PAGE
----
Meningococcal Disease

What is meningococcal disease?

Meningococcal disease is a bacterial infection. It occurs commonly in two forms: inflammation of the membranes covering the brain and spinal cord (meningococcal meningitis) or a severe blood infection (meningococcemia).

The bacteria that causes meningococcal disease, Neisseria meningitidis, first infects the mucous membranes of the nose and throat, usually without any symptoms. In fact, 5 percent to 10 percent of the population may carry the bacteria at any given time without becoming ill. In a small proportion of infected persons, the bacteria passes through the mucous membrane and reaches the blood stream, causing meningococcal meningitis or meningococcemia. When illness occurs, it does so within four days of exposure, but can develop as long as 10 days later. The disease is most common during winter and spring.

How is meningococcal disease spread?

Meningococcal infection is not highly contagious. Transmission from person to person occurs through direct contact with nose and throat secretions. An infected person can transmit the disease by coughing or sneezing directly into the face of others, kissing a person on the mouth, or sharing a glass or cup.

Because it is possible to harbor the bacteria in the nose and throat yet not develop symptoms, healthy persons as well as persons who are ill may spread the bacteria to others. The bacteria is not transmitted by casual contact, such as sitting in the same room as an infected person or passing an infected person in a hallway or on a sidewalk.

What are the symptoms of meningococcal disease?

Meningococcal disease usually starts with a sudden onset of fever and headache. A stiff neck may be present and later a red rash often develops. Nausea and vomiting also can occur but alone are not sufficient to suggest meningococcal disease. In newborns and small infants, the classic findings of fever, headache and neck stiffness may be absent or difficult to detect, and the infant may show only extreme listlessness, irritability, poor feeding and sometimes vomiting. In severe cases, as the disease progresses, both infants and older patients may have seizures and decreased alertness advancing to coma.

Who is most susceptible to meningococcal disease?

Meningococcal disease is primarily a disease of young children. About 50 percent of cases occur in infants and children younger than 4 years of age. Adults at increased risk of meningococcal disease include those who have recently been brought together as a group and housed under crowded living conditions, such as in barracks or institutions. College freshmen, particularly those living in dormitories, are at modestly increased risk. Household contacts of cases, who are at greatest risk of meningococcal disease, have only about three to 10 chances in 1,000 of developing the disease. Most persons are not susceptible to meningococcal disease because they have had prior exposure and have become immune.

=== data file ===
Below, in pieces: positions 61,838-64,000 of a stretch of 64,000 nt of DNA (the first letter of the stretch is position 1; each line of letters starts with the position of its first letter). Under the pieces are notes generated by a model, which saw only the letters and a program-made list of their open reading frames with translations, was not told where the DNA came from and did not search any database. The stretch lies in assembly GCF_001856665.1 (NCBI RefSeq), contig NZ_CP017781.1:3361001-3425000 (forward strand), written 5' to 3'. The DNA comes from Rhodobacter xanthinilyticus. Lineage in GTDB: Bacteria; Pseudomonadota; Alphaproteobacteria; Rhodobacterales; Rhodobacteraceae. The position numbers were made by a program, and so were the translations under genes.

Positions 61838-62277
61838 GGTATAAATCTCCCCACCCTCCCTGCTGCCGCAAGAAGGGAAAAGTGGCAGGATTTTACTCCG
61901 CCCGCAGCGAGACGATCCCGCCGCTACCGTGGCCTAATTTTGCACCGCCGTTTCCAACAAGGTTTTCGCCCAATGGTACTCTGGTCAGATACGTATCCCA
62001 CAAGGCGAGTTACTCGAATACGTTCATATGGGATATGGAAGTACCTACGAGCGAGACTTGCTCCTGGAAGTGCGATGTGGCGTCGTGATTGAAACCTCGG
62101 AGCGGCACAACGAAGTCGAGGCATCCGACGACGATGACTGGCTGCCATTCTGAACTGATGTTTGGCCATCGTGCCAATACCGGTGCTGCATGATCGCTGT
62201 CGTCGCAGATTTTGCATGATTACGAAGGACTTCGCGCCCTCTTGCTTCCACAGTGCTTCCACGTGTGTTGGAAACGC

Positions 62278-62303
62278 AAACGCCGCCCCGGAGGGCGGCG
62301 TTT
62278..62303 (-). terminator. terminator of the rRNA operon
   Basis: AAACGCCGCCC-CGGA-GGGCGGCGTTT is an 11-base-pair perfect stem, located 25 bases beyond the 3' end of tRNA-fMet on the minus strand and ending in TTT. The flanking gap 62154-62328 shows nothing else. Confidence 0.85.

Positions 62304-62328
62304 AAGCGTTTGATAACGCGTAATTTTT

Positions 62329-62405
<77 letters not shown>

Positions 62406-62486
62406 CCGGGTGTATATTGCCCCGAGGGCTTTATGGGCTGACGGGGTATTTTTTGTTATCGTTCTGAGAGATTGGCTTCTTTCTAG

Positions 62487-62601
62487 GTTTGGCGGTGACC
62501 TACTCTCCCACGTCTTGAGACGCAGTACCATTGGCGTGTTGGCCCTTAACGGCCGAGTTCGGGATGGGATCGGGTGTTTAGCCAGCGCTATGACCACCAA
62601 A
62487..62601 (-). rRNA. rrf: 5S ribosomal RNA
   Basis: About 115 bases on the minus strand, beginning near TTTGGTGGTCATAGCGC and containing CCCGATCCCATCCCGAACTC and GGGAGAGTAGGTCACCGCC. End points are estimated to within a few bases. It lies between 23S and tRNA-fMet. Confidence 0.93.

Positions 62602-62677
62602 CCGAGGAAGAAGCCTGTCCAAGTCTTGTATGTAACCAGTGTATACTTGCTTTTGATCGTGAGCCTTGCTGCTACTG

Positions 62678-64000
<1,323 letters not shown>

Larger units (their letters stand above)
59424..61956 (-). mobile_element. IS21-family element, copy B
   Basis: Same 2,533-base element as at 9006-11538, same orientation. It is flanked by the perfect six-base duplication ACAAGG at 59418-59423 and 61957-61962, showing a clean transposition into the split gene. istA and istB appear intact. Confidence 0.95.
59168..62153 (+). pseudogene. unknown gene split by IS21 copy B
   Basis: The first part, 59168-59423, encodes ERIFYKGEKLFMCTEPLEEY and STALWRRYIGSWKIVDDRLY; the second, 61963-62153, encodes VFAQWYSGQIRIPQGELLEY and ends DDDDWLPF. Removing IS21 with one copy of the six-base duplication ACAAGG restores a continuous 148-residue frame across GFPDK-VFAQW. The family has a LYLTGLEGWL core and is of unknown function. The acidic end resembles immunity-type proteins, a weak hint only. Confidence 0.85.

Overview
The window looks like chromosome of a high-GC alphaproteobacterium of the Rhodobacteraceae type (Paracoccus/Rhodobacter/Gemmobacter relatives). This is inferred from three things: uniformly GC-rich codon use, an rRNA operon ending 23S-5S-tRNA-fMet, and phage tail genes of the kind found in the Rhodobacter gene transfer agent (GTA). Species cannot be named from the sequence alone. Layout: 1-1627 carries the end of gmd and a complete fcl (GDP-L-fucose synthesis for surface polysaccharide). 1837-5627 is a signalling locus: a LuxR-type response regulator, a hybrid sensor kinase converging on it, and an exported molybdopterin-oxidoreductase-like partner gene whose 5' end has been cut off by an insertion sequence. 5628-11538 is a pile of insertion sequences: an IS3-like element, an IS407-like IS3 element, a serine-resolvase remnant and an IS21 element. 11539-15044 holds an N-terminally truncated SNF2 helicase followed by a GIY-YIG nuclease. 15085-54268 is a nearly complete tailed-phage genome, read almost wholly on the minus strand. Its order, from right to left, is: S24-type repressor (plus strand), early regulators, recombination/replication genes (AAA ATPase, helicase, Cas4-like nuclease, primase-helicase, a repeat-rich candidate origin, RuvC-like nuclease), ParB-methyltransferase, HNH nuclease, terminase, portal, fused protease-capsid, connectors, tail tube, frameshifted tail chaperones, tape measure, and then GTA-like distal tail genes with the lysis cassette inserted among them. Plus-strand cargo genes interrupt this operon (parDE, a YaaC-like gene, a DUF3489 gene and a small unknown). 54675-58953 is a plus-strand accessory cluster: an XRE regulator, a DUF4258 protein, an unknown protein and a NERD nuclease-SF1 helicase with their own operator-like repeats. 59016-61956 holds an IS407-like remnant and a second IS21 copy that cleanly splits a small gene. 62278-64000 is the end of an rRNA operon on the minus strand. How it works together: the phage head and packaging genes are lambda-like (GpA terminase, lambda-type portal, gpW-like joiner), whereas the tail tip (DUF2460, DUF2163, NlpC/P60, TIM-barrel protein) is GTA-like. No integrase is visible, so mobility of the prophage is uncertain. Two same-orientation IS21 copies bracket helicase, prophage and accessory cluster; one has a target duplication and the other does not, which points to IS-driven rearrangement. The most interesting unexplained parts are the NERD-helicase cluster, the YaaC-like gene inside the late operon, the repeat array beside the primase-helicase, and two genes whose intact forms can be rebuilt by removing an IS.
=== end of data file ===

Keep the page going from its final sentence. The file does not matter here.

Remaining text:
In Illinois, the five-year median (2002-2006) for meningococcal disease is approximately 46 cases a year.

Fewer than 10 percent of all meningococcal disease cases are fatal. Death occurs more often in meningococcemia (as high as 17 percent) than in meningococcal meningitis (approximately 7 percent).

How is meningococcal disease treated?

Cases of meningococcal disease require immediate medical treatment by a physician. The diagnosis is usually made by growing bacteria from a sample of blood or spinal fluid. The spinal fluid is obtained by performing a spinal tap, in which a needle is inserted into an area in the lower back where fluid in the spinal canal is readily accessible. Intravenous penicillin or other antibiotics are used to treat infected persons.

How can meningococcal disease be prevented?

Risk of transmission of meningococcal infection can be reduced by practicing good hygiene. Persons should cover their noses and mouths when sneezing or coughing and discard used tissues promptly. Wash hands thoroughly following exposure to respiratory secretions. To avoid exposure, persons should not share cigarettes, straws, cups, glasses or eating utensils. Eating and drinking utensils can be used by others only after they have been washed.

It is recommended that household contacts and others who have had close personal contact with infected persons receive a short course of certain antibiotics, which kill bacteria living in throat secretions. Since the recommendations for use of preventive antibiotics vary according to the specific situation, it is best to consult a physician or local health department for advice. Even if an antibiotic is taken, close contacts should be observed and any sign of disease promptly evaluated by a physician.

Meningococcal vaccine is effective on certain types of Neisseria meningitidis but is only recommended when there is a high incidence of cases in a limited geographic area and for persons traveling to countries where epidemics are in progress.

It is recommended that health care providers routinely vaccinate persons age 11 to 18 years with meningococcal vaccine to improve vaccination coverage in this age group. College freshmen living in dormitories are at increased risk for meningococcal disease and, if not previously vaccinated, they should be vaccinated before entering college.

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Illinois Department of Public Health
535 West Jefferson Street
Springfield, Illinois 62761
Phone 217-782-4977
Fax 217-782-3987
TTY 800-547-0466
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